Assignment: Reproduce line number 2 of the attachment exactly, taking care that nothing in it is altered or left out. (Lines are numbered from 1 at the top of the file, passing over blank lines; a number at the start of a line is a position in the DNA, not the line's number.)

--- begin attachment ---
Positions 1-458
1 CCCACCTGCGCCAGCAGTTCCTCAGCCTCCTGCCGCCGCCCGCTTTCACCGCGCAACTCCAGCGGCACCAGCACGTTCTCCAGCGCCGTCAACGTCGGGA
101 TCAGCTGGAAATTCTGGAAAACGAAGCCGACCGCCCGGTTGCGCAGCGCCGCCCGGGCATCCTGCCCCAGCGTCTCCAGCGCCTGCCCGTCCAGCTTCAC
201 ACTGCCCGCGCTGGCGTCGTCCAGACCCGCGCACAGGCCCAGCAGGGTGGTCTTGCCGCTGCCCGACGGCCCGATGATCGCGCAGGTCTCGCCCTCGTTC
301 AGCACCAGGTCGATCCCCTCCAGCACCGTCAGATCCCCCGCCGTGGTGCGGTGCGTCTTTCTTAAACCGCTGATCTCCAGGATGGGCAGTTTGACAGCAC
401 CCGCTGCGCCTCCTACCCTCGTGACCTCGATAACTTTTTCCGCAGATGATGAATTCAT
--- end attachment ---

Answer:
1 CCCACCTGCGCCAGCAGTTCCTCAGCCTCCTGCCGCCGCCCGCTTTCACCGCGCAACTCCAGCGGCACCAGCACGTTCTCCAGCGCCGTCAACGTCGGGA